Barry Malone at Reuters says Eritrea is taking a less confrontational line toward its neighbors:
In recent months, some analysts say they’ve detected a “softening”.
[President] Isaias [Afewerki] reached out to Djibouti and a peace deal was struck. He sounded more conciliatory tones towards neighbours in interviews. His foreign minister went on a serious hand-shaking spree on the sidelines of an African Union summit in Uganda.
And, last weekend, a meeting took place that surprised many. Isaias welcomed UN special representative for Somalia, Augustini Mahiga, to his capital Asmara for talks. The Eritreans could not have been more diplomatic in their statement afterwards.
“President Isaias pointed out that the UN has a higher responsibility to find a peaceful solution for the Somali issue and expressed Eritrea’s full support for the initiatives being taken by the world body,” a statement posted on an Eritrean government website said.
“Moreover, President Isaias expressed his conviction that the Somali issue would be resolved in a politically inclusive manner and emphasized the UN’s responsibility in creating conducive grounds for the Somalis to resolve their differences.”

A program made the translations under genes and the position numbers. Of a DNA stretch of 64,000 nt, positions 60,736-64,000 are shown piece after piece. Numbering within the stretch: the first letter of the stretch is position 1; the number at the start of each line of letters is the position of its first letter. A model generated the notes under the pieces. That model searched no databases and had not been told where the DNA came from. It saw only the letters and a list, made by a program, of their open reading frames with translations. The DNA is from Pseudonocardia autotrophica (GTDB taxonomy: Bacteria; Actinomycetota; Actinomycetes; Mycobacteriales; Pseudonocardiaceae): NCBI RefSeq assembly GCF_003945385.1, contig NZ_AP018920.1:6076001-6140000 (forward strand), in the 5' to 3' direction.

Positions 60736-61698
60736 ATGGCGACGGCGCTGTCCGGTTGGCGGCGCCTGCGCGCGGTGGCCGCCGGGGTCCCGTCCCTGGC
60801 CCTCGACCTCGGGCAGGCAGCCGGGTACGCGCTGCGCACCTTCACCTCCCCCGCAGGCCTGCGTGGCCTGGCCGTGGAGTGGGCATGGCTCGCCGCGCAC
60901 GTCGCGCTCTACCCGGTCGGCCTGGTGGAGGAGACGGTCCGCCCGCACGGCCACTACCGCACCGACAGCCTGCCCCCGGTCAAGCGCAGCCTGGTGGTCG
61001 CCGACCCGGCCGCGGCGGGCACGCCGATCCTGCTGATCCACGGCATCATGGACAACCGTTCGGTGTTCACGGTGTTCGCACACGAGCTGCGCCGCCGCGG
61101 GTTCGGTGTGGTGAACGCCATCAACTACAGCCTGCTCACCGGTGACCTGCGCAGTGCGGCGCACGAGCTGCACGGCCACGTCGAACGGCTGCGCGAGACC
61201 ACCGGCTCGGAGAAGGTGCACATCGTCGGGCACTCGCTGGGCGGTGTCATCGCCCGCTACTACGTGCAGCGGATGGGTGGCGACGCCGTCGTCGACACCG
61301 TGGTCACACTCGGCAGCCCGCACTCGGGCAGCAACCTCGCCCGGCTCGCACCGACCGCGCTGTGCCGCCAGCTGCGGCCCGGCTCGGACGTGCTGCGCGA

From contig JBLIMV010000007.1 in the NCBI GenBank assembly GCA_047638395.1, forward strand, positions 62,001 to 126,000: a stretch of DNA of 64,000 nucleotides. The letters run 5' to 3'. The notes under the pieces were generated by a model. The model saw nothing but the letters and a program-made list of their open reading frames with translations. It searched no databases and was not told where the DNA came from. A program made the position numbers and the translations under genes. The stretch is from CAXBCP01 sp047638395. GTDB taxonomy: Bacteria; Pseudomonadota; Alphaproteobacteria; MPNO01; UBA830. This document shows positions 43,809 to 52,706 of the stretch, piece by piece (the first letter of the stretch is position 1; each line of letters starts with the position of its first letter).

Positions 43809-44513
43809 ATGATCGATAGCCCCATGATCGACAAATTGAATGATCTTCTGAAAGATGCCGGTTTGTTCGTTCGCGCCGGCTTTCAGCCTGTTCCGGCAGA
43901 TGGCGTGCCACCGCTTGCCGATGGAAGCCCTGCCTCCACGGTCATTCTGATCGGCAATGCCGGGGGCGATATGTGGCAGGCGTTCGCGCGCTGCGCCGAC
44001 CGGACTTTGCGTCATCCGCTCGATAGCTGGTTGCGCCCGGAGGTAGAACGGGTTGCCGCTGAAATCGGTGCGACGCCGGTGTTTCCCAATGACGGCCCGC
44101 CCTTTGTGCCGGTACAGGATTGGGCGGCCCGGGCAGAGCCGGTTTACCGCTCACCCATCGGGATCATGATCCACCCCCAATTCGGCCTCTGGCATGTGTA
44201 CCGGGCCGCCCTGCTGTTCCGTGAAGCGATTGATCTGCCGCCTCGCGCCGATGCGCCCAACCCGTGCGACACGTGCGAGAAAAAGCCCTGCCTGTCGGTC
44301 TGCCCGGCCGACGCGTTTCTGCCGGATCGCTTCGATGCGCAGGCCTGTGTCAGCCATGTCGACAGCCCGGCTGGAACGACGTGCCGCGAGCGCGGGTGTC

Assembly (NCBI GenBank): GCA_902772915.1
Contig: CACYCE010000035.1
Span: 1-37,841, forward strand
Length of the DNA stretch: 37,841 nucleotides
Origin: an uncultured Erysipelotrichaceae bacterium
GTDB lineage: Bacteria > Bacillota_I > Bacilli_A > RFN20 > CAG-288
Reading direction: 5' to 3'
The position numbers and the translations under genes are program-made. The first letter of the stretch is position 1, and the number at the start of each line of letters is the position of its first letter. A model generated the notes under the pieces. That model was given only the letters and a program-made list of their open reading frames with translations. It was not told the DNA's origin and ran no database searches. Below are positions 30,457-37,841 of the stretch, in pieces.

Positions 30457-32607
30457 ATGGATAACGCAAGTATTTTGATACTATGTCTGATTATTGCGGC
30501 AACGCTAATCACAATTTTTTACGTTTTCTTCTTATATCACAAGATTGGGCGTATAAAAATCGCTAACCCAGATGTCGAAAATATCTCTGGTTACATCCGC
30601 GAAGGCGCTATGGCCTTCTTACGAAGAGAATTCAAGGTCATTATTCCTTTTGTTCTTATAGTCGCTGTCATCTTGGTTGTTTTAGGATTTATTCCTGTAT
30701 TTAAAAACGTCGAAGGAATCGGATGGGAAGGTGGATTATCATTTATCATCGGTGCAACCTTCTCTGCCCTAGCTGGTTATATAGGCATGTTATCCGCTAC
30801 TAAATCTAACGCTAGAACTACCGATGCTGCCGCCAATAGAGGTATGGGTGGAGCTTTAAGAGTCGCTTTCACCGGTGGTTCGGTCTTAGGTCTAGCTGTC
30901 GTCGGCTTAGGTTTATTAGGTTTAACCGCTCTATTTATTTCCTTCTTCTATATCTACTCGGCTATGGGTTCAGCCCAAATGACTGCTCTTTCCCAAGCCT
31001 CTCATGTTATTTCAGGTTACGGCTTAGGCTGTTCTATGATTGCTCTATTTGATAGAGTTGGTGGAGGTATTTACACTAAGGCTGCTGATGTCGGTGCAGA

Some analysts see the moves as proof that Eritrea – on the brink of a potentially lucrative gold mining boom – is worried about becoming isolated. It has also tried to forge friendships with Qatar, Iran, Israel and Egypt.
Malone asks whether the shift is purely tactical, echoing a statement that Ethiopian Prime Minister Meles Zenawi gave to him. My questions would be, rather, how much of a shift has occurred? And if a major one, then why? It strikes me that most of the changes relate in some way to Somalia (Djibouti hosts French and American soldiers, after all). If thousands of Ugandan troops are going to pour into Mogadishu, and if America is going to increase its involvement in Somalia, perhaps the Eritrean government wants to make sure it ends up on the right side of the struggle. Is Eritrea just putting a finger to the wind?